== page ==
How Do We Make Investing - 71

How Do We Make Investing Less Boring?  – Enter the Early Stage Venture

My co-founder and I were the original investors in our first venture, ABUTEC.  In fact, we were ultimately the only investors before we exited at an eight figure sum.  How much did we risk?  We both put in $34,500 to get the company launched and we ended up getting a line of credit for $100,000 before it got canceled in our first year because we were “too high risk”.  We found another bank to support us for a year, but ended up with the same result.  But, what I learned in this process is that investing in early stage startups can actually be more about the journey than the money?  Let’s double click on that here.

Investing in early-stage startups can be a high-risk, high-reward proposition. On one hand, you have the opportunity to get in on the ground floor of a potentially hugely successful company, potentially reaping large financial rewards. On the other hand, the majority of startups fail, and investing in them can result in a complete loss of your investment.

As an experienced entrepreneur, I have seen the ups and downs of startup investing firsthand, and I would like to share my thoughts on the risk and reward of this type of investment.

The Risk of Investing in Early-Stage Startups

  • High Failure Rate: The biggest risk associated with investing in early-stage startups is the high failure rate. According to research, about 90% of startups fail within the first five years. This means that there is a high likelihood that the company you invest in will not succeed, and you will lose your entire investment.
  • Uncertainty: Startups are inherently uncertain. They are trying to solve problems that have not yet been solved, and there is no guarantee that their solution will be successful. This uncertainty means that there is no way to accurately predict the future success of a startup, and investing in one is inherently risky.
  • Lack of Liquidity: Another risk associated with investing in startups is the lack of liquidity. Unlike publicly traded stocks, there is no established market for buying and selling startup equity. This means that if you need to sell your investment, it may take some time to find a buyer, and you may have to sell at a discount.
  • Dilution: When a startup raises money, it typically does so by issuing new shares of stock. This dilutes the ownership of existing shareholders, including early investors. As a result, your ownership in the company may decrease over time, even if the company is successful.  There are ways to combat this that we’ll discuss later. 
  • Valuation: Determining the value of a startup can be difficult, if not impossible.  Most founders thing their idea, startup, or new venture is worth a gazillion dollars.  It takes some time to get them to realize that product market fit matters. 

The Reward of Investing in Early-Stage Startups

  • Potential for High Returns: The biggest reward of investing in early-stage startups is the potential for high returns. If the company is successful, your investment could grow significantly in value, potentially leading to a large financial reward.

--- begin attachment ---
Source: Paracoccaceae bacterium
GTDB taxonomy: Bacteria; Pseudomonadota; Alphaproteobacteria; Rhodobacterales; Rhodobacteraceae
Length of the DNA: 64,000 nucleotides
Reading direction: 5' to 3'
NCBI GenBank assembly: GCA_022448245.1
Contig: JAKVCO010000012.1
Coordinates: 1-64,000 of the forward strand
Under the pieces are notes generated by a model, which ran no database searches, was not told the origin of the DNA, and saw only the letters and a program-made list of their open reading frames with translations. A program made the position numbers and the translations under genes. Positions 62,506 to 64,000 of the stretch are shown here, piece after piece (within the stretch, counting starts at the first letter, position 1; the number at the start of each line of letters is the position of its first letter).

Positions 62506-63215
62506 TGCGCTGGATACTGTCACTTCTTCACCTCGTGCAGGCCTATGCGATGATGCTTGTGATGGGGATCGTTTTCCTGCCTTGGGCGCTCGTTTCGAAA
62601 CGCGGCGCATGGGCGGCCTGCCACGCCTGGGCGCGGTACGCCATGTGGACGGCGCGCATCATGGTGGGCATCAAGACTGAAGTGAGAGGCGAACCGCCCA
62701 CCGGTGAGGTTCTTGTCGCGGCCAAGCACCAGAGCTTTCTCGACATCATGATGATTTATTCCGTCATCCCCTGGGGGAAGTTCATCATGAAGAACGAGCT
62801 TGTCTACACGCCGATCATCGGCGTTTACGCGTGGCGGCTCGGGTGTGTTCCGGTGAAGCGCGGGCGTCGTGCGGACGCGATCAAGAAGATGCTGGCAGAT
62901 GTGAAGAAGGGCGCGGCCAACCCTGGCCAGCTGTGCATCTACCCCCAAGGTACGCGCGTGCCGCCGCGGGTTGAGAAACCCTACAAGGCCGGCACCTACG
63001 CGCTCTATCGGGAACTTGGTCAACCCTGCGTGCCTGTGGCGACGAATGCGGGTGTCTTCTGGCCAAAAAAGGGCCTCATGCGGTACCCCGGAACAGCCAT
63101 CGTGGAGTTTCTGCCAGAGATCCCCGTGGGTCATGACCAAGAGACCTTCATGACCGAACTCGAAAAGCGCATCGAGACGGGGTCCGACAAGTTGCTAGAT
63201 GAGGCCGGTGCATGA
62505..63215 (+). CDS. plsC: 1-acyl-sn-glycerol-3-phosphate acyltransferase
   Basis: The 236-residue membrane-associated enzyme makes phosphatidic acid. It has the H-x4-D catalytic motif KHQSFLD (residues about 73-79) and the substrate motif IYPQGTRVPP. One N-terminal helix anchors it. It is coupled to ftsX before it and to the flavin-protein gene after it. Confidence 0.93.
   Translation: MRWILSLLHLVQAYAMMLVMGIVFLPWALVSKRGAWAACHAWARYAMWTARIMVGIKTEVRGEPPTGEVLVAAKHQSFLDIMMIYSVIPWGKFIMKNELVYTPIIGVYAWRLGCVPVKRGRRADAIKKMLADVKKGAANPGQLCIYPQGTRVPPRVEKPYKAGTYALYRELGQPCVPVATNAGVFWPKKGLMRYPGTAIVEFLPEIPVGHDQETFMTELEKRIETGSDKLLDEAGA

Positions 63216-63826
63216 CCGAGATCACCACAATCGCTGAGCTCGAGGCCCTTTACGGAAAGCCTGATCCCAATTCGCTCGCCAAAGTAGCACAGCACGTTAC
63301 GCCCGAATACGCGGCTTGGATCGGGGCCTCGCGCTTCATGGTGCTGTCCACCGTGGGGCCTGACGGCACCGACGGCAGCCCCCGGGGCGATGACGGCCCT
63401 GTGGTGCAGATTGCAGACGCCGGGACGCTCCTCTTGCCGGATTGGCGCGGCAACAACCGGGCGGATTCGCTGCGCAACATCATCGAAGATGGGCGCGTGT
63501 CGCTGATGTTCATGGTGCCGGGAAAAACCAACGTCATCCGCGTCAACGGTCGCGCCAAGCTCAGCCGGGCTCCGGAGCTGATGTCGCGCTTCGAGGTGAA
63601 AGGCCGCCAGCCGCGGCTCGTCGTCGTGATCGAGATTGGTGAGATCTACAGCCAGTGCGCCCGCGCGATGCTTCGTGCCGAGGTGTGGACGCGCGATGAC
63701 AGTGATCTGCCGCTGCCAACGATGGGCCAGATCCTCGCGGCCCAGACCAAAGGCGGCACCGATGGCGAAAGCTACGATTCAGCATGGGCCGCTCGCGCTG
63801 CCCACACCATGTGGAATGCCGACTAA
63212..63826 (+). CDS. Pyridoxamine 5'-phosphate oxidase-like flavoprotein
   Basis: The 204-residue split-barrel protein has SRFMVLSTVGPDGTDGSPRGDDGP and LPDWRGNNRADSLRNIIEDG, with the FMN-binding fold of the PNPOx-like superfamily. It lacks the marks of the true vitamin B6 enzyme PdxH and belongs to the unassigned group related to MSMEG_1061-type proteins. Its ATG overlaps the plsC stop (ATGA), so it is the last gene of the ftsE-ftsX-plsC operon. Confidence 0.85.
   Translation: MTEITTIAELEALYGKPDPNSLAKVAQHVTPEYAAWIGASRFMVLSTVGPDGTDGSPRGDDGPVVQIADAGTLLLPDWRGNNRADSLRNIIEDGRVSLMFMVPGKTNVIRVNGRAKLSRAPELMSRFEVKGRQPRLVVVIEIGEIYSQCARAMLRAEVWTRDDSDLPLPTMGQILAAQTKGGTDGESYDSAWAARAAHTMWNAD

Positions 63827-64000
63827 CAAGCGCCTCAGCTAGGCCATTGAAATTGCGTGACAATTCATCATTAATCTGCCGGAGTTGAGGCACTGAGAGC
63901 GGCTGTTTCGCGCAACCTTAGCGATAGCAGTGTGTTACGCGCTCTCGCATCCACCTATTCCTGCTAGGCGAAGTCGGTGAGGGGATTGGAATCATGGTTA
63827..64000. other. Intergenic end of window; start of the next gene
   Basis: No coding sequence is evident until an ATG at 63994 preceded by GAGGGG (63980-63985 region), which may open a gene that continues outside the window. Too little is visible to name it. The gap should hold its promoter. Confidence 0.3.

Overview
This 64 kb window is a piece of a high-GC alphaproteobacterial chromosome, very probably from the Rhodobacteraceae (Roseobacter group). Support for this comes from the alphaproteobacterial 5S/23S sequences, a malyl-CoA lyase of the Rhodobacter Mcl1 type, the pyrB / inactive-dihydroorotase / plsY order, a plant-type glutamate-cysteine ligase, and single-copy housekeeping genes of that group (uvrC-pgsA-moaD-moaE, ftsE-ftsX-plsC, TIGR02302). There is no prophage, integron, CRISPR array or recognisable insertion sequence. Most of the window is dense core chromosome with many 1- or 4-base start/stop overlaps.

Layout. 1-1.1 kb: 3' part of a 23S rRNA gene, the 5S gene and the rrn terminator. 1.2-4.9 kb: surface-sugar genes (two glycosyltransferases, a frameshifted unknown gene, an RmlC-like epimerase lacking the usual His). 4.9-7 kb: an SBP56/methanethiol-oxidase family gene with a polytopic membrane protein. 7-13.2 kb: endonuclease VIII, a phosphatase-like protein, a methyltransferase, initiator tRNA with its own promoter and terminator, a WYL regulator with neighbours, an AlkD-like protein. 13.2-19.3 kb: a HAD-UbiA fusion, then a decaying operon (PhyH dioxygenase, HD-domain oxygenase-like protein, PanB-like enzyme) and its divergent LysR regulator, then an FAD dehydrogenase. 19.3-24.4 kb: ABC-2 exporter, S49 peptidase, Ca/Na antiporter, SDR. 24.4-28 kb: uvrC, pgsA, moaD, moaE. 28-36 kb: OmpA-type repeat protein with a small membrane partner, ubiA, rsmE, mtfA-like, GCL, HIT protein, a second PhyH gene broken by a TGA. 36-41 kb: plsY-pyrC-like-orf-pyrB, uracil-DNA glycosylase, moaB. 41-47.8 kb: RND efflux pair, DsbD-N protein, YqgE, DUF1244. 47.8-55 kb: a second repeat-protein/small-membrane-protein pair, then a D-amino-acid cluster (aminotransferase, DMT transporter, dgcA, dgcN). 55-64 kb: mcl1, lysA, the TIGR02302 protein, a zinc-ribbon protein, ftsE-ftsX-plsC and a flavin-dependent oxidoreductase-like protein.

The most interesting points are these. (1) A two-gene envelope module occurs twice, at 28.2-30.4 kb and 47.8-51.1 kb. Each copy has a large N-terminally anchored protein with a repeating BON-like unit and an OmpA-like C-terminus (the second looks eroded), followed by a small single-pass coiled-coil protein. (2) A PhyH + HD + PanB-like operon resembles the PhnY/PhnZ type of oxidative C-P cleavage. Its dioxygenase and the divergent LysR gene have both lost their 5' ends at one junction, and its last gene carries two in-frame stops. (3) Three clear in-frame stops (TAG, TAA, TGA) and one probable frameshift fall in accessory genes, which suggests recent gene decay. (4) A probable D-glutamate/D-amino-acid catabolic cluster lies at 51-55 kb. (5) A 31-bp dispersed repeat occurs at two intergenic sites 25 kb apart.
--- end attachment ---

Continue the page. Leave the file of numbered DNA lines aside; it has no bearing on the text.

• Diversification: Investing in startups can also provide diversification for your investment portfolio. By spreading your investment across multiple startups, you can reduce the risk associated with investing in any one company.
  • Access to Cutting-Edge Technology: Investing in early-stage startups can also give you access to cutting-edge technology and innovative business models. This can be exciting and rewarding in its own right, and it can also provide valuable insights that can help you in your own business ventures.  The world is changing fast and staying close to the action is one way to give the investor an advantage.  
  • Opportunity to Play a Role: This is my personal favorite. Investing in early-stage startups can also give you the opportunity to play an active role in the company. You can provide mentorship and support to the founder, and you can help shape the direction of the company. This can be a rewarding experience and can also increase the chances of the company’s success.
  • Networking Opportunities: Finally, investing in early-stage startups can also provide valuable networking opportunities. You will have the opportunity to connect with other successful entrepreneurs and investors, and you may be able to leverage these relationships to further your own business interests.

How to Minimize the Risk of Investing in Startups

I think the biggest determinant of success is a combination of the Founder, their team, and discovering what drives them to ensure success.

If you’re an investor looking to find a playground of fun in this ever changing world, early stage ventures may be the place to diversify your portfolio, have a ton of fun, and make what I call and “infinite impact” – which at the end may prove to us that the journey inside early stage ventures brings more joy than the money.

For more information on investing and early stage ventures, visit me online on all social platforms at AndySmithLife.

-Andy Smith “The BlackSmith”

Founding CEO of BlackSmith Ventures

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